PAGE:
(III) Free ammonia with effect concentrations ranging from 0.39 to 22.84 mg NH3/L for invertebrates is known to be the most toxic ammonia species since it passes biological membranes more easily (Fent, 2007). However, predominating pH conditions in aquatic systems typically shift the equilibrium towards the less toxic, ionic species NH4+. At a solution pH < 9.26 (pKa = 9.26), NH4+ is more dominant whereas NH3 is favoured at a pH > 9.26. Thus, the majority (i.e. 80 - 100 %) of ammonia in fresh and saltwater will be in the less toxic ammonium form at acidic, neutral and slightly basic conditions.

(IV) The acute aquatic toxicity of ammonium in the form of ammonia chloride was tested at different trophic levels (algae, invertebrates and fish). A 48-LC50 value of 34.1 mg/L and a 10-d EC50 value of 14.2 mg/L were obtained for Daphnia magna and the bivalve Mulinia lateralis, respectively, indicating that bivalves may be somewhat sensitive (OECD SIDS, 2004). The EC/LC50 values reported for aquatic invertebrates are well above classification criteria for acute (short-term) hazard of Regulation (EC) No 1272/2008 (CLP Regulation).

 

Table 1:Acute and chronic toxicity endpoints foraquatic invertebratesand ammonium chloridereviewed byOECD SIDS (2004)

Species

Endpoint [mg NH4+ /L]#

Test conditions

Reference*

Acute toxicity

.

.

.

Daphnia magna

48h-LC50 = 34.1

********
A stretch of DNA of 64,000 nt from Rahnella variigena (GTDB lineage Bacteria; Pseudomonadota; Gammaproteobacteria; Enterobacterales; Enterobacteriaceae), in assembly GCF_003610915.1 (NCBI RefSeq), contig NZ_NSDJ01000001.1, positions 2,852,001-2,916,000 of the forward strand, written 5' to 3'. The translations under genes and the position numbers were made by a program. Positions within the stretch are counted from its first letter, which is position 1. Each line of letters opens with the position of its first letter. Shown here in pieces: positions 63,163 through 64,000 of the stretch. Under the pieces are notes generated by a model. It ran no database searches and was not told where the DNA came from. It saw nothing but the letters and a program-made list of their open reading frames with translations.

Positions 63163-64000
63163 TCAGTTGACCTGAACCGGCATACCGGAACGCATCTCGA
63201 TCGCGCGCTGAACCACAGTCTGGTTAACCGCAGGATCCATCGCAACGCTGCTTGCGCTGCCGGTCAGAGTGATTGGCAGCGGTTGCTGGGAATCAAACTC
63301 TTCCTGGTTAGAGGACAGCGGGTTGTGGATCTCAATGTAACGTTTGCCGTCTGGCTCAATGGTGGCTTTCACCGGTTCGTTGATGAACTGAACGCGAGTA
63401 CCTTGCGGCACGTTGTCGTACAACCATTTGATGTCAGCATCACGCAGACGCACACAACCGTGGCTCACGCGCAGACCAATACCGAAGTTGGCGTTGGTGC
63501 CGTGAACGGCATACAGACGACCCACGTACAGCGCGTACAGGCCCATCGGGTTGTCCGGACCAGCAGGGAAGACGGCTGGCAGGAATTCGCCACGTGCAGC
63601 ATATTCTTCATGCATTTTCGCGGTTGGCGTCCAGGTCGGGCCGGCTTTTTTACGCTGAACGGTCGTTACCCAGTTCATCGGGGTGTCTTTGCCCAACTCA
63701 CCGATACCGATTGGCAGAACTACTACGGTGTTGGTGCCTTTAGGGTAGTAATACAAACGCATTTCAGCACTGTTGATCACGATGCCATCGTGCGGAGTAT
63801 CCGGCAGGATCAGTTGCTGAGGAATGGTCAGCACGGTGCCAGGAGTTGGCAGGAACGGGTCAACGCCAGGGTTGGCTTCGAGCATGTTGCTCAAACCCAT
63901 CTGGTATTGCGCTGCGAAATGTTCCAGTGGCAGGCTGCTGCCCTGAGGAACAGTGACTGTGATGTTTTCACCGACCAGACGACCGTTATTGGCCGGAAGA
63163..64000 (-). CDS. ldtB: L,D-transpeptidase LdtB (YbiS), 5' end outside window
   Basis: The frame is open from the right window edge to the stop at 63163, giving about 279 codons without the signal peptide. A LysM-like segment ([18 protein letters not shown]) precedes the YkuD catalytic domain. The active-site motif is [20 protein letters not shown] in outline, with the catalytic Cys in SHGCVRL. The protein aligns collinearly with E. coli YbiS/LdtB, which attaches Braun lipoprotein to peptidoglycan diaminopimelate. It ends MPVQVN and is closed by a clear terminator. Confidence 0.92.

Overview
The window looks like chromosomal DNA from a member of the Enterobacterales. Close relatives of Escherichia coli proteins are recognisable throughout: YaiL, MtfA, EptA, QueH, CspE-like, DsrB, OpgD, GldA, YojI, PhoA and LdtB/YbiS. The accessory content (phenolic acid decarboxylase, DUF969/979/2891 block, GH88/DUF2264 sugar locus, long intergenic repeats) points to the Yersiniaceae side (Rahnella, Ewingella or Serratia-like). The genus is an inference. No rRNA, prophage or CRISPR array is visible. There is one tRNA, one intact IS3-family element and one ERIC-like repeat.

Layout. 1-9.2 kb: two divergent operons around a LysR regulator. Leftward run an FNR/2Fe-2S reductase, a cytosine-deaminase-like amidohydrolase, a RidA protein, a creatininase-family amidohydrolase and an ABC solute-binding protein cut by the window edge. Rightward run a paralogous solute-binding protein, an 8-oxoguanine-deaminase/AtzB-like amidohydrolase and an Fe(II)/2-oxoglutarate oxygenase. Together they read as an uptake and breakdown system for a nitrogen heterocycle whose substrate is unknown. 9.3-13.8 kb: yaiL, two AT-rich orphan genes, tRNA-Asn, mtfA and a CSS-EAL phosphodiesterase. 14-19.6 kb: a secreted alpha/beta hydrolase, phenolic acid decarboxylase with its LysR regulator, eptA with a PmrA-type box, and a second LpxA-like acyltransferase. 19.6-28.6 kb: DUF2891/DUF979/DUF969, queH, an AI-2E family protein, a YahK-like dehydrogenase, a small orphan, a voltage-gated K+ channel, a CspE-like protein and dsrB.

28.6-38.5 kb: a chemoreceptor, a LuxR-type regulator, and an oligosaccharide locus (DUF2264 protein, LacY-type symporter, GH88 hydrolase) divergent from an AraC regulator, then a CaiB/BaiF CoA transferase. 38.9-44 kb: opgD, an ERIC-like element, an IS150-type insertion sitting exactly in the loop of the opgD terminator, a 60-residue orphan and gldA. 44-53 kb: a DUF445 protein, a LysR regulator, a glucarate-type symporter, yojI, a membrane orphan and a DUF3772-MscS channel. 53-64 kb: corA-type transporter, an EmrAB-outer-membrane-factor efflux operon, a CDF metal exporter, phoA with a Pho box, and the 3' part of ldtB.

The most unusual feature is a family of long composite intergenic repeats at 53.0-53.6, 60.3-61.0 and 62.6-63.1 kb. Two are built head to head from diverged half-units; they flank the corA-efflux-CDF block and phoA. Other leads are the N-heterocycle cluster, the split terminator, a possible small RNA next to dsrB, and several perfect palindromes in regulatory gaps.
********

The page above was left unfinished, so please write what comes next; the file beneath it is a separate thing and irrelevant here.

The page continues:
pH 8.4 - 8.6

19.5 - 20.5 °C

static

Gersich and Hopkins, 1986

Mulinia lateralis

10d-LC50 = 28.0

10d-EC50 = 14.2

(growth: weight)

pH 7.79

21.8 °C

Semi-static

Huber et al., 1997

Chronic toxicity

.

.

.

Daphnia magna

NOEC = 4.9

LOEC = 10.2

(reproduction)

pH 8.3 - 8.6

19.5 - 20.0 °C

Semi-static

Gersich and Hopkins, 1986

# based on measured concentrations; * See references in OECD SIDS (2004)

(V) The chronicaquatictoxicity of ammonium in the form of ammonia chloride was also tested at different trophic levels (algae, invertebrates and fish) (OECD SIDS, 2004). The 28-d NOEC reported for the reproduction of Daphnia magna amounts to 4.9 mg NH4+ /L and is thus well above classification criteria for long-term hazard of Regulation (EC) No 1272/2008 (CLP Regulation).

In summary, ammonium is expected to possess a low toxic potential for aquatic invertebrates. Based on acute (and chronic) effect concentrations, bivalves appear to be somewhat sensitive. However, ammonium is a natural component of the environment, represents a significant portion of the normal daily diet of aquatic organisms, is rapidly degraded and therefore not expected to accumulate in the environment.Hence, from a scientific point of view, further tests on the short-term toxicity of ammonium to aquatic invertebrates are not considered to be required.

 

References:

Environment Canada (2010) Ammonia. Canadian Water Quality Guidelines for the Protection of Aquatic Life.

Fent, K. (2007). Ökotoxikologie: Umweltchemie – Toxikologie -Ökologie, Thieme Verlag, 3rd Edition, p. 338

OECD SIDS (2004). Ammonium Chloride CAS No: 12125-02-9, SIDS Initial Assessment Report for SIAM 17, UNEP Publications, Arona, Italy, p. 92